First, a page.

Step 2: Niching Your Business Focus
As you first start out in this industry, it is understandable that you want all the clients and all the work you can get. You will take anything to kick-start your practice. But as your practice grows, Michelle asks you to consider more carefully what is the right client for you.
In thinking about it, she poses these questions to you:
- Do I want this type of client?
- If so, do I want to accept them individually as a client?
- Should I charge more for my services with this client?
- Or even - should I fire this client?
Michelle says to niche down as you grow.
For those clients that do not operate with business ethics, fire some of those clients, urges Michelle. Protect your reputation and your integrity. “Our reputation is so extremely valuable. We have to protect it at all cost.”
And now you can have a better command of the fees you charge. You are the boss, and you are in control.
Step 3: Set your prices or rates every year:
The business fee you charge is an ongoing item you address yearly. Set the expectations and clearly communicate this point to your clients. You are growing in your experience: Adding services, improving your knowledge, and offering more pointed advice to the business. And that translates to providing incremental benefits to your clients.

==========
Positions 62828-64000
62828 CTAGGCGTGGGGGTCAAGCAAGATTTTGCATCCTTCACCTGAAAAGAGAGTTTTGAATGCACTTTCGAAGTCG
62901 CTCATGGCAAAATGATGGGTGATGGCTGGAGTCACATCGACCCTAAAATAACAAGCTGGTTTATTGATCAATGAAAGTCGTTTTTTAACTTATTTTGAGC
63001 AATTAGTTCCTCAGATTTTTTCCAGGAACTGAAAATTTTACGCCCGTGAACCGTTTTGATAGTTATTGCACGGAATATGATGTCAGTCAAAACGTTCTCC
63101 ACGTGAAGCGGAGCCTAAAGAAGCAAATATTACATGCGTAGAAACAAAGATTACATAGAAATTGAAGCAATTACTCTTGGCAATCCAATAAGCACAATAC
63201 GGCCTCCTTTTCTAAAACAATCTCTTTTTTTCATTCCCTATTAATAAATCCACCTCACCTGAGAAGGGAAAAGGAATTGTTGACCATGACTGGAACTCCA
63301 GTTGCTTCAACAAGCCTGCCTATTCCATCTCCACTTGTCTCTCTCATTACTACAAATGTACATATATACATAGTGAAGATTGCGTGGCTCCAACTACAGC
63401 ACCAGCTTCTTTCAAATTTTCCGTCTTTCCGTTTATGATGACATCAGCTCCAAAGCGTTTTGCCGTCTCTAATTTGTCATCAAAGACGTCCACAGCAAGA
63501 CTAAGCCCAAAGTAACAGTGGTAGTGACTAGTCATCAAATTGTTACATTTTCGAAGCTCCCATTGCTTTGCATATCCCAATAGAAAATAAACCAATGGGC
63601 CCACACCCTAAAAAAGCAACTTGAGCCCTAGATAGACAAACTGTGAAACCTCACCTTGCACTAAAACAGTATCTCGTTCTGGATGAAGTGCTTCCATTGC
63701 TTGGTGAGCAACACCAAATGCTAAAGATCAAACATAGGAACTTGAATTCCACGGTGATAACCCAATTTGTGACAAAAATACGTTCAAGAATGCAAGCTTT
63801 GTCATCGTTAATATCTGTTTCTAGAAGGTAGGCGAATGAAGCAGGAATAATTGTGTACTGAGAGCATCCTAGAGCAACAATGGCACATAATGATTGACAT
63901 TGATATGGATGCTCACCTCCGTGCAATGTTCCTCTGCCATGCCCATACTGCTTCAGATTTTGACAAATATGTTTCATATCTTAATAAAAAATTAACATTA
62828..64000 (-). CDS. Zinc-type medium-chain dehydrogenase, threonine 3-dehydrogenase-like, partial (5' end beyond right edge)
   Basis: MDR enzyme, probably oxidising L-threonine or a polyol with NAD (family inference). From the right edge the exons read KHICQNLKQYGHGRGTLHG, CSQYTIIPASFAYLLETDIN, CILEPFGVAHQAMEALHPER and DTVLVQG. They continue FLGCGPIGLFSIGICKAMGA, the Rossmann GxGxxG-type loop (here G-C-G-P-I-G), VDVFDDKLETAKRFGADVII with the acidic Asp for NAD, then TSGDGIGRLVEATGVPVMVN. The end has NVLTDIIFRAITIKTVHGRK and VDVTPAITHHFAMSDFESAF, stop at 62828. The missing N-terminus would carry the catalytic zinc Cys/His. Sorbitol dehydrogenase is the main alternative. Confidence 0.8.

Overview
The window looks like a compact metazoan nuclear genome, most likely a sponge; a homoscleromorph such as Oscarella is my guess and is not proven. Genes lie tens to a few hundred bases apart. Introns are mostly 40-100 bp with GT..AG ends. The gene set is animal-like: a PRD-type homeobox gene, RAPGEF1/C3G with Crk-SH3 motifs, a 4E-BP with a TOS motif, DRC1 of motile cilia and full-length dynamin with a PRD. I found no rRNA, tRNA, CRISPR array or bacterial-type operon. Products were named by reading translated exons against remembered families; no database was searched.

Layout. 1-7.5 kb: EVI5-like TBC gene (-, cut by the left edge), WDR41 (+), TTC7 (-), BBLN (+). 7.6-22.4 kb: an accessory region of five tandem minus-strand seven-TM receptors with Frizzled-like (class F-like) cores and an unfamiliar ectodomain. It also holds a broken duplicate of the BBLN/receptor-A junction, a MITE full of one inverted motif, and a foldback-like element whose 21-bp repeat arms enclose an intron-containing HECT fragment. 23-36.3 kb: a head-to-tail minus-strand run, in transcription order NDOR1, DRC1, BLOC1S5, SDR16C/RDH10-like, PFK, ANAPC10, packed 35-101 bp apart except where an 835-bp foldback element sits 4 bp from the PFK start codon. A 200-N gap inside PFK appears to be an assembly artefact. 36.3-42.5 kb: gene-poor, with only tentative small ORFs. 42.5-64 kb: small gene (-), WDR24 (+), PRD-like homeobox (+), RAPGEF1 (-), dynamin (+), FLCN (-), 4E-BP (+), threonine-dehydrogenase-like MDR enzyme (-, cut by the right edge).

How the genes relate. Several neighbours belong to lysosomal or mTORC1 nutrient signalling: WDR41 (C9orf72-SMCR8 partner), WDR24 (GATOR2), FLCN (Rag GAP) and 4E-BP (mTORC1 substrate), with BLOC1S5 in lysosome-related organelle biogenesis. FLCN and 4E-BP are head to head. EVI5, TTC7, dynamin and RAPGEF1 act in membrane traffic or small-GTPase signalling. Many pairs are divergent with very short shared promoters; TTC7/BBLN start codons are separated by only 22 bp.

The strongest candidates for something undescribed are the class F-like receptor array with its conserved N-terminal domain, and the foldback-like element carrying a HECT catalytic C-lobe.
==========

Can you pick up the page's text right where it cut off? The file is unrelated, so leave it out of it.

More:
One of the ideas that Michelle recommends is to increase your rates every single year.
She says “On January 1, your rates should go up, otherwise, what happens is you quickly realize, you know, it has been 3 to 5 years and now you need to make a big jump and clients don’t like that so increase them every year. The cost of living goes up every single year and employees get a raise every year. Shouldn’t you get a raise too?”
She continues by saying “If we don’t value [our services and what we are providing], the client is not going to value it.”
If you are only competing on price it is going to be a race to the bottom and nobody really wins.
“We don’t want to be Walmart where we got the lowest cost. Yes you might lose some clients when you raise your rates or by having higher rates...They are not the type of client you want anyway and this is something hard to learn when you are first starting out. But if all the client cares about is how cheap is it, they are going to be nickel and diming you forever and as soon as somebody cheaper comes along, they are going to be leaving, they are not going to value the services that you are providing.”
With technology today, it does not matter if you are based in rural Indiana or metropolitan Chicago. You can base your rates on your value and can provide that value remotely to whomever is your right client.